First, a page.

SO2(L)+O(L)+HCO3→HSO4+CO2(L)

The liquid, which contains the bisulphates, is extracted from liquid sump (6) of absorption column (1) and fresh sea water is added to it for the purpose of forming sulphate and adjusting the pH in pipeline (4). The sulphate formation in pipeline (4) can be expressed in a simplified manner by the following sum equation:
HSO4+HCO3→SO4+H2O+CO2(L)

Depending on the size of the installation, the quantity of liquid which is extracted from liquid sump (6) is comprised between 8000 and 40000 m3/h. With a complete conversion of the bisulphates into sulphates and the complete pH adjustment in pipeline (4), a quantity comprised between 8000 and 120000 m3/h sea water is introduced into pipeline (4). Usually pipeline (4) is operated with rates of flow comprised between 1.5 and 3.5 m/s, such that the diameter is 1.2 to 6.2 m. With an average conversion time of 90 seconds, in which the sulphate formation and neutralization is completed, and with the above mentioned rates of flow, the pipeline length is 20 m through 60 m.

A shorter pipeline length is achieved, when corresponding mixing devices, for example mixers in form of baffle plates or agitators, are used.

A CO2 saturation of the sae water takes place in absorption zone (10) of absorption column (1). In said liquid sump, CO2 is expulsed by oxidation air. Due to the secondary reaction, the waste water in pipeline (4) is again enriched with respect to dissolved carbon dioxide. For the pH value of the waste water extracted from pipeline (4), the concentrations of free CO2 and excess bicarbonate are principally decisive. They can be influenced the best by increasing the totally used sea water quantity. Besides, a limited influence can also be obtained by CO2 expulsion in pipeline (4). For this, the aeration device (19) can be used.

There can also be the case that the liquid quantity required for the gas scrubbing in the absorption zone is so high that if sae water is used as scrubbing liquid, the liquid supply (5 a) will provide absorption column (1) with over-stoichiometric quantities of bicarbonates. This is over all the case, if the SO2 concentration in the exhaust gas stream is low and sea water having a high bicarbonate portion is available. In such a case, experience shows that for reducing an over-stoichiometric bicarbonate quantity, a liquid stream is returned from liquid sump (6) via a return pipe (14) into absorption zone (10). Due to the scrubbing liquid return, the bicarbonate quantity, which is available in absorption column (1), and the hydraulic stress of absorption zone (10) of said column can be set independently from each other. The fresh water dosage by means of pipe (13) to liquid sump (6) of absorption column (1) is omitted. The reaction for forming sulphate is already partially produced in liquid sump (6) of said absorption column. The bicarbonate quantity, which is available for the chemical reactions, can be controlled by means of liquid stream (14) returned from liquid sump (6) into absorption zone (10).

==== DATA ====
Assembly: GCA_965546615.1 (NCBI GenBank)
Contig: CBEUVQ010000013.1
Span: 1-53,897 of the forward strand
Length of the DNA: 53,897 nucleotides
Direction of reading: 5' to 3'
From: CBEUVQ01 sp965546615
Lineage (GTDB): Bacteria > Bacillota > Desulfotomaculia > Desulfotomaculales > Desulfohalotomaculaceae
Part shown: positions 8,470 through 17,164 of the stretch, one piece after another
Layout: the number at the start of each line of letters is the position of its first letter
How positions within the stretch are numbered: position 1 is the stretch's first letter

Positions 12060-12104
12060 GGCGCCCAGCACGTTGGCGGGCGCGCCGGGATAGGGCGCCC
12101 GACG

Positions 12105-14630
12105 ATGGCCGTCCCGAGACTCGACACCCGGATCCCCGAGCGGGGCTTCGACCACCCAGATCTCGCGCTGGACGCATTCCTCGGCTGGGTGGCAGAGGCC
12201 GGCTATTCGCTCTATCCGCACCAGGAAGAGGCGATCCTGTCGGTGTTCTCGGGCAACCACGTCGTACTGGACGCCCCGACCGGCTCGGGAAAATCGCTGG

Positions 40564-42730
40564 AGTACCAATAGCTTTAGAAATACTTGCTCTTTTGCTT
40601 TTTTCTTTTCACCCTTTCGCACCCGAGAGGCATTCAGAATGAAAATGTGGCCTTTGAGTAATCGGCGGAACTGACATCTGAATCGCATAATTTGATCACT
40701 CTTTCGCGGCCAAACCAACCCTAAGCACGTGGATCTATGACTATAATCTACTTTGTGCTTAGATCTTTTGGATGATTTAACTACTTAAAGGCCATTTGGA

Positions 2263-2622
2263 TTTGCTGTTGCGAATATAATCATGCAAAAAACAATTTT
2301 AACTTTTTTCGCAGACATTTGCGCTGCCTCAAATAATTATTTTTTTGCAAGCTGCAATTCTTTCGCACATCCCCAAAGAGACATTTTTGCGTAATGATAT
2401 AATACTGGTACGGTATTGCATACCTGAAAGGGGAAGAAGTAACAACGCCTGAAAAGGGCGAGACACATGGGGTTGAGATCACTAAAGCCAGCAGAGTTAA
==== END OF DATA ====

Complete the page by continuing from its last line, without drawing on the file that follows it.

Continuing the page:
Both the additional sea water stream (13) and the liquid stream (14) returned from liquid sump (6) into absorption zone (10) can be regulated. The rate control is carried out depending on the pH value of the liquid extracted from liquid sump (6). For this purpose, a measuring and control unit (15) comprising sensor (16) for the detection of the instantaneous pH value as well as control units (17) for the rate control of the additional sea water stream as well as of liquid stream (14), which is returned from liquid sump (6) into absorption zone (10), are provided. The pH value of the liquid which is extracted from liquid sump (6) of absorption column (1) is measured and measured values differing from a set value within the pH range comprised between 4.15 and 4.5 are determined. According to these variations of the measured values, the rate of flow of the supplied additional sea water stream (13) or of liquid stream (14) returned from liquid sump (6) into absorption zone (10) is regulated. Due to the pH dependent rate control, the pH value of liquid sump (6) is kept constant within a narrow tolerance range comprised between pH 4.15 and pH 4.5.